**What is Bit Shift?**

Bit shifting is an operation that is performed on all bits of a binary value by moving them either left or right a certain number of places. Bit shifting is used when the operand is used as a series of bits rather than as a whole. In other words, the operand is treated as individual bits that represent something, not a value.

Bit shifting is often used in programming and has at least one variation in every programming language.

Bit shifting can also be known as a bitwise operation.

Bit Shifting, Shift Right and Shift Left differ in two variants and are defined by the number of places at which the shift should take place. For example shifting the operand by one value to the left or shifting the bits 'n' values to the right.

There are also two types of bit shifting, logical and arithmetic. Logical bit shifting can be useful for multiplying or dividing unsigned integers by powers of two. For example, if the value '0001' or '1' is shifted to the left, it will be shifted to '0010' or '2', to the left and back to '0100' or '4'. Shifting to the right has the opposite effect, dividing the value by two per shift. In most cases the displacement is treated as circular. So if you move left, the leftmost value becomes the rightmost value and vice versa.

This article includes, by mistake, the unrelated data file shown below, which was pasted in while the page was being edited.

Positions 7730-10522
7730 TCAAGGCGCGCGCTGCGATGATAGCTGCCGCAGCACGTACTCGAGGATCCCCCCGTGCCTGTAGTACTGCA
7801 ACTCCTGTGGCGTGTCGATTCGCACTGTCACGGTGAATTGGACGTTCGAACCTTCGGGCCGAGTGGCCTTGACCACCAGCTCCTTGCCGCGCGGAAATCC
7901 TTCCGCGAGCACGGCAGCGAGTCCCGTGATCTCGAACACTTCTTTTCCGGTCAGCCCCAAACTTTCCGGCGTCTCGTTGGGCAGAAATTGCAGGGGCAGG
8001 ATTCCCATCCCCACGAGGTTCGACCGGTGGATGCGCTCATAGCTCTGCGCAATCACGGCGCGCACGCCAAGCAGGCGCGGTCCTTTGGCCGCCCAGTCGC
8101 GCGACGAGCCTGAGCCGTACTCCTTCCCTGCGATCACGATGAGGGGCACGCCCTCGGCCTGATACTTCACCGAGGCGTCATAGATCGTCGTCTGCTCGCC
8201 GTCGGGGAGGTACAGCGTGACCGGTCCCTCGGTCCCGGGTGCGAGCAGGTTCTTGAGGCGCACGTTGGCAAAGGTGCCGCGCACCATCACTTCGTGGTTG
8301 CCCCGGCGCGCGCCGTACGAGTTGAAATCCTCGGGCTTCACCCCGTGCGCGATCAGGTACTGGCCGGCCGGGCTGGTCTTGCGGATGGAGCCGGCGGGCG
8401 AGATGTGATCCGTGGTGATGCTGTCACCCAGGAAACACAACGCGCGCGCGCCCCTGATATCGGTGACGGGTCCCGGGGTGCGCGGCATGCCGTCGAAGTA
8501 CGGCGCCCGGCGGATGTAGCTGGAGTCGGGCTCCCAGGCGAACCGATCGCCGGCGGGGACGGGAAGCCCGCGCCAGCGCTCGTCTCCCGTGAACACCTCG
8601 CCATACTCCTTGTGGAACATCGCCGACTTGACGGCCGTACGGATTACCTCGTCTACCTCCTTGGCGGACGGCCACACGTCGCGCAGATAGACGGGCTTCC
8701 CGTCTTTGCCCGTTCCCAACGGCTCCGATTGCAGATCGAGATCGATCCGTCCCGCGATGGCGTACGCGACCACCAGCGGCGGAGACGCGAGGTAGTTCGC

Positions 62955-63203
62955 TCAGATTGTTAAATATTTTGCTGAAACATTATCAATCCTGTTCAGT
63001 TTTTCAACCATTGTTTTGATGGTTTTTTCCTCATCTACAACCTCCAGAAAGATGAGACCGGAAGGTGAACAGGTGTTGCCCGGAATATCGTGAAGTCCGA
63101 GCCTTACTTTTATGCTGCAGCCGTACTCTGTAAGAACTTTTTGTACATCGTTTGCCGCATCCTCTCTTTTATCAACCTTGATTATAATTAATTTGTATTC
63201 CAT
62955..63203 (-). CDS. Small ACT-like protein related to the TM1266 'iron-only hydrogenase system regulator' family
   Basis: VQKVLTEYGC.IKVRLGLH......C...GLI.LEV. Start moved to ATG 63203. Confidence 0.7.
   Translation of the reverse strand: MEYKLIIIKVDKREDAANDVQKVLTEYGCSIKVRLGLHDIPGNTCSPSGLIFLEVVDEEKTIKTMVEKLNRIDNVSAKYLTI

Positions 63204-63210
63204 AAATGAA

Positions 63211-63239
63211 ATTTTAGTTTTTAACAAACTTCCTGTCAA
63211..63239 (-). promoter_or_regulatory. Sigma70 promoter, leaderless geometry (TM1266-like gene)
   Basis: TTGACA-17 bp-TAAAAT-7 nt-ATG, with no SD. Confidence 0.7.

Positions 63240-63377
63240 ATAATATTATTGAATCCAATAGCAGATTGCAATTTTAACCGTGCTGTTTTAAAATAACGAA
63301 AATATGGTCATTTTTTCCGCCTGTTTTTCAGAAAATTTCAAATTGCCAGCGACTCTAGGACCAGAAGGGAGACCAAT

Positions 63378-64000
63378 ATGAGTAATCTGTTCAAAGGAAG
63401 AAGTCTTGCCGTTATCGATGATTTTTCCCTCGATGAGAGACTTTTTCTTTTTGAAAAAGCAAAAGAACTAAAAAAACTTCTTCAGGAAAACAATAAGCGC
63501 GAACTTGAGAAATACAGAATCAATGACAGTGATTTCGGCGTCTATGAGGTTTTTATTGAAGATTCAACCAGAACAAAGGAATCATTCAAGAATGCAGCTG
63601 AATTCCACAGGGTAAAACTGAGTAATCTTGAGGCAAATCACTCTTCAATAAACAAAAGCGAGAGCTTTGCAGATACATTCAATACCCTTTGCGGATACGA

Logical left shift and arithmetic left shift have the same effect, so Java only uses a single left shift operator (<<) Has. The arithmetic right shift is (>>) while the logic is (>>>). In C and C ++ there is only one shift-right operator (>>); The type of shift to be made is determined by the type of integer being shifted. Signed integers are shifted using arithmetic, while unsigned integers use logical bit shifting. Bit shifting is also widely used in assembly language programming because microcontrollers and microprocessors typically rely on flags represented by individual bits. Since the binary number system is used in assembly language programming, bit shifting is becoming a commonly used operator.